After receiving approval from the
Emory Board of Trustees, Lewis
will take up his position starting
July 1. Wagner announced the hir-
ing Tuesday.
Members of the University com-
munity have expressed disappoint-
ment in Lewis's departure.
"Earl Lewis has been a wonderful
faculty member and administrative
colleague during his 15-year tenure
at Michigan," President Mary Sue
Coleman said in a written statement
yesterday.
"We deeply regret losing him to
Emory, but understand his desire to
accept the role as provost."
Lewis could not be reached for
comment.
Lewis majored in history and psy-
chology and graduated from Concor-
dia College in Moorhead, Minn., and
earned his doctorate from the Uni-
versity of Minnesota.
Lewis then taught at the University
of California at Berkeley for four-
and-a-half years in Afro-American
Studies.
Critics of
same-sex
marriages
speak out
By Genevieve Lampinen
Daily Staff Reporter

AP PHOTO
Michigan's Daniel Horton goes up for a shot between Indiana's Marshall Strickland, left, and
George Marshall during in a game in Bloomington, Ind., yesterday. Indiana won 61-56.
a onaa bi ae aeA

Yearbook
confronts
financial
troubles
In past three years,
Ensign has accumulated
$20,000 to $100,000 in losses
By Aymar Jean
Daily Staff Reporter
As the University administration
faces budget shortfalls and tuition
increases continue to strain students,
one student publication is experiencing
the pressures of operating in the red.
Over the past few years, the Michi-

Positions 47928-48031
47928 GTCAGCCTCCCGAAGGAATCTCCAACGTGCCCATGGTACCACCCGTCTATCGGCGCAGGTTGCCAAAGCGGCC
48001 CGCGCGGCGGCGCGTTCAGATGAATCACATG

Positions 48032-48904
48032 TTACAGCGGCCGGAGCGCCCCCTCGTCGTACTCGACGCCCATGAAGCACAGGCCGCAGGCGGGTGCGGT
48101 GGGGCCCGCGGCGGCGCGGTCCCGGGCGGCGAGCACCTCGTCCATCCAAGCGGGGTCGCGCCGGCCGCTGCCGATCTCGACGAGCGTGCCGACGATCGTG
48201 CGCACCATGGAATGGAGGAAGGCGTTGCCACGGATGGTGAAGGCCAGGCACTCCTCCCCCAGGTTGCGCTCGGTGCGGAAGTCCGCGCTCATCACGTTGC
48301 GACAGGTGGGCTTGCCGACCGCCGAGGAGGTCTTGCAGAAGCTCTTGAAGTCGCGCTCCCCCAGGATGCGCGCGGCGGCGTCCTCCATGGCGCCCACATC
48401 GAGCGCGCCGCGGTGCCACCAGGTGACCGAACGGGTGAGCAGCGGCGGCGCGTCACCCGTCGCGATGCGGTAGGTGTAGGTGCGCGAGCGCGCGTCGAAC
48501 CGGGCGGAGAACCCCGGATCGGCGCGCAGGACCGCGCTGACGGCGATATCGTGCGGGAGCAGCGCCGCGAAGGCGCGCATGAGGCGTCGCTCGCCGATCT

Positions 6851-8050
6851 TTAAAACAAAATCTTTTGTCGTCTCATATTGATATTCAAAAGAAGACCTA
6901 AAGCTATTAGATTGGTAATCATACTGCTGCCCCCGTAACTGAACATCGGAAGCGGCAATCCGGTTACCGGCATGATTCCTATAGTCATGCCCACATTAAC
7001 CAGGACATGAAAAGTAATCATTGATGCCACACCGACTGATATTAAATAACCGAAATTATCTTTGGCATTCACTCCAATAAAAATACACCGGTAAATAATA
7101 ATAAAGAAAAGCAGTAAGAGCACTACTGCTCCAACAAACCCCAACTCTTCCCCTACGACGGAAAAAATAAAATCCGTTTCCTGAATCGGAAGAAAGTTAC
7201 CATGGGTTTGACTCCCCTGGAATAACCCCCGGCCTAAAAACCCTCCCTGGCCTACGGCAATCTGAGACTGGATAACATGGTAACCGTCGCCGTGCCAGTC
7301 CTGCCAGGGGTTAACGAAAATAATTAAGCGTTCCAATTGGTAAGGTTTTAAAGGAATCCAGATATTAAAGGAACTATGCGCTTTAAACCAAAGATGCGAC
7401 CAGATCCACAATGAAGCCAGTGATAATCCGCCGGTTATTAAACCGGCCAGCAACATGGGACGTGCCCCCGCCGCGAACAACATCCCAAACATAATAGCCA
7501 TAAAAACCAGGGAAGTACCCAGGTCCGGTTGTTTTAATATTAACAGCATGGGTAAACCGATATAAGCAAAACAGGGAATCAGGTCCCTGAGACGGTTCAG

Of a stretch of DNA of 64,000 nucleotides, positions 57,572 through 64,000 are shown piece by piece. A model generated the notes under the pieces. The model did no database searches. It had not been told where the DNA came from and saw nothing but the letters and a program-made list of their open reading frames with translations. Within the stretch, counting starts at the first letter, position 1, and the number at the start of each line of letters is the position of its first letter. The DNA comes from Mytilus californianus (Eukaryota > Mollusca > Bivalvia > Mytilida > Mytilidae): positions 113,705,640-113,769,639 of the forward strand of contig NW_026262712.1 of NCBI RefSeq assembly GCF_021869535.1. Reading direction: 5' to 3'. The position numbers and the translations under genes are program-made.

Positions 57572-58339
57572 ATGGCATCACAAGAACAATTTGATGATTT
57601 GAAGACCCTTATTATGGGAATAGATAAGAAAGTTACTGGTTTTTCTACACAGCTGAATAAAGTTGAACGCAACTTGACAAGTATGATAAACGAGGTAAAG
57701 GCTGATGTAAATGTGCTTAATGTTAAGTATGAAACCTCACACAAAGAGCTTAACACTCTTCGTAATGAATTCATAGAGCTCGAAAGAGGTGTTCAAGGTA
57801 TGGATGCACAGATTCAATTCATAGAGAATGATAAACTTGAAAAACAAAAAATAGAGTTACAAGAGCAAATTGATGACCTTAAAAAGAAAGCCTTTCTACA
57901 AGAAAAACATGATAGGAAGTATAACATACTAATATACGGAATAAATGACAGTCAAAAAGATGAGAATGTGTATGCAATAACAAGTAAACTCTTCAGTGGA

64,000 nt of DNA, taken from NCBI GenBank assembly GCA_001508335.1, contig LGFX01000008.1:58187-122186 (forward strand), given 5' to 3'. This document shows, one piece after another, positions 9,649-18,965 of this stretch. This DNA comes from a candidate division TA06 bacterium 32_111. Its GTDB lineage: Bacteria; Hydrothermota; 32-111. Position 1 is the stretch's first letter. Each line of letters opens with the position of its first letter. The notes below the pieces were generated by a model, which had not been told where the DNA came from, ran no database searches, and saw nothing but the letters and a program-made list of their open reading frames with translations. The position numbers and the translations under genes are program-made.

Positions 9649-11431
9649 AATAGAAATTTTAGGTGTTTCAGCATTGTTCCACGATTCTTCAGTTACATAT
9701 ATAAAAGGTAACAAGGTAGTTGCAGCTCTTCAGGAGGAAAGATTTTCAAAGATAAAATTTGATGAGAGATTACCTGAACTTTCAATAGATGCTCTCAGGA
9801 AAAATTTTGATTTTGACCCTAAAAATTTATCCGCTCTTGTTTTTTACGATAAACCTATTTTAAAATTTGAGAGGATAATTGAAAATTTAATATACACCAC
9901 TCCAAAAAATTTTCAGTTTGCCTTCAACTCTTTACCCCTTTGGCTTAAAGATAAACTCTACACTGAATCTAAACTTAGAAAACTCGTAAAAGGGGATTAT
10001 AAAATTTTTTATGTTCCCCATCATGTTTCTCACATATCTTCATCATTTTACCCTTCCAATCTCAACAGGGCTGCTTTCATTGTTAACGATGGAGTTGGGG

ganensian yearbook has continually
accumulated financial losses, failing to
amass enough revenue to cover its
costs. For Fiscal Year 2003, the year-
book acquired a deficit of about
$40,000. The yearbook in the past
three years has produced losses rang-
ing from about $20,000 to almost
$100,000. The bulk of the Ensian's rev-
enue arises from book sales, with earn-
ings ranging from about $150,000 to
$180,000 per year.
Most agree that the primary problem
is poor book sales - possibly resulting
from a lagging economy - increased
tuition and a lack of knowledge or
interest in purchasing the Ensian.
"The preference would be to sell it
more effectively, and I think the stu-
dents believe that too," said Alan
Lenhoff, Board for Student Publica-
tions chair. The board's job is to ensure
financial solvency, guaranteeing that
its three student publications - The
Michigan Daily, The Gargoyle and the
Michiganensian - stay in business for
generations to come.
To rectify the problem, Ensian
staffers met with members of the board
Monday to discuss ways to improve the
yearbook's business model. This year's
budget will focus on cutting losses and
expenditures in order to break even,
said Lenhoff, who is also an executive
at Detroit Newspapers. But Student
Publications Manager Sam Offen said
the yearbook would most likely run
another deficit this year.
For Fiscal Year 2005, both the board
and Ensian staffers resolved to develop